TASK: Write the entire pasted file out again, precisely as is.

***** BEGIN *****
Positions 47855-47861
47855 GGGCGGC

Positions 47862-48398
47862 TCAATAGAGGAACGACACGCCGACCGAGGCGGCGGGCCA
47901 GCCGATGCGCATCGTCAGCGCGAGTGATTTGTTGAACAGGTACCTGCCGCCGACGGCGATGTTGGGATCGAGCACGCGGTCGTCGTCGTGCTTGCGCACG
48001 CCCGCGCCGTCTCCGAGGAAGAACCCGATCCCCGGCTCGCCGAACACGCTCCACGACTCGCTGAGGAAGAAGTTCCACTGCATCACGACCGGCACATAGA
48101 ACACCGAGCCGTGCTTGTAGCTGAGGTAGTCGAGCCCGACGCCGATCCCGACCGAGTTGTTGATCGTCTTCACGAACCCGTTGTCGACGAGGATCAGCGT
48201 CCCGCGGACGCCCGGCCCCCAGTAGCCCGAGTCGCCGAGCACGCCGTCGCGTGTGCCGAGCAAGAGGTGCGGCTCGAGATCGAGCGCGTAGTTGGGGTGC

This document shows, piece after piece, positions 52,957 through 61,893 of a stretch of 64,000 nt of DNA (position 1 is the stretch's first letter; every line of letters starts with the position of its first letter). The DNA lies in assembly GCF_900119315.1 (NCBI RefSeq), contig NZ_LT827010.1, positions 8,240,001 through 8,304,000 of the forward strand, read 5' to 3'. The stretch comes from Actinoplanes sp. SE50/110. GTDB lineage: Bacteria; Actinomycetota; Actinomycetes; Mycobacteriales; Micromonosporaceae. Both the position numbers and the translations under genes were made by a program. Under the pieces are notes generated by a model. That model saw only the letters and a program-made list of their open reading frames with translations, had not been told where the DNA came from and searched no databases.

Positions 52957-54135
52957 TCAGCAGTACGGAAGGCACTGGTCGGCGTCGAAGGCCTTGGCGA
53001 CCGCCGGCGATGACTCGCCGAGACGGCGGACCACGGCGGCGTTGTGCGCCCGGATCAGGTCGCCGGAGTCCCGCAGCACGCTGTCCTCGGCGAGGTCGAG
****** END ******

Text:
Positions 47855-47861
47855 GGGCGGC

Positions 47862-48398
47862 TCAATAGAGGAACGACACGCCGACCGAGGCGGCGGGCCA
47901 GCCGATGCGCATCGTCAGCGCGAGTGATTTGTTGAACAGGTACCTGCCGCCGACGGCGATGTTGGGATCGAGCACGCGGTCGTCGTCGTGCTTGCGCACG
48001 CCCGCGCCGTCTCCGAGGAAGAACCCGATCCCCGGCTCGCCGAACACGCTCCACGACTCGCTGAGGAAGAAGTTCCACTGCATCACGACCGGCACATAGA
48101 ACACCGAGCCGTGCTTGTAGCTGAGGTAGTCGAGCCCGACGCCGATCCCGACCGAGTTGTTGATCGTCTTCACGAACCCGTTGTCGACGAGGATCAGCGT
48201 CCCGCGGACGCCCGGCCCCCAGTAGCCCGAGTCGCCGAGCACGCCGTCGCGTGTGCCGAGCAAGAGGTGCGGCTCGAGATCGAGCGCGTAGTTGGGGTGC

This document shows, piece after piece, positions 52,957 through 61,893 of a stretch of 64,000 nt of DNA (position 1 is the stretch's first letter; every line of letters starts with the position of its first letter). The DNA lies in assembly GCF_900119315.1 (NCBI RefSeq), contig NZ_LT827010.1, positions 8,240,001 through 8,304,000 of the forward strand, read 5' to 3'. The stretch comes from Actinoplanes sp. SE50/110. GTDB lineage: Bacteria; Actinomycetota; Actinomycetes; Mycobacteriales; Micromonosporaceae. Both the position numbers and the translations under genes were made by a program. Under the pieces are notes generated by a model. That model saw only the letters and a program-made list of their open reading frames with translations, had not been told where the DNA came from and searched no databases.

Positions 52957-54135
52957 TCAGCAGTACGGAAGGCACTGGTCGGCGTCGAAGGCCTTGGCGA
53001 CCGCCGGCGATGACTCGCCGAGACGGCGGACCACGGCGGCGTTGTGCGCCCGGATCAGGTCGCCGGAGTCCCGCAGCACGCTGTCCTCGGCGAGGTCGAG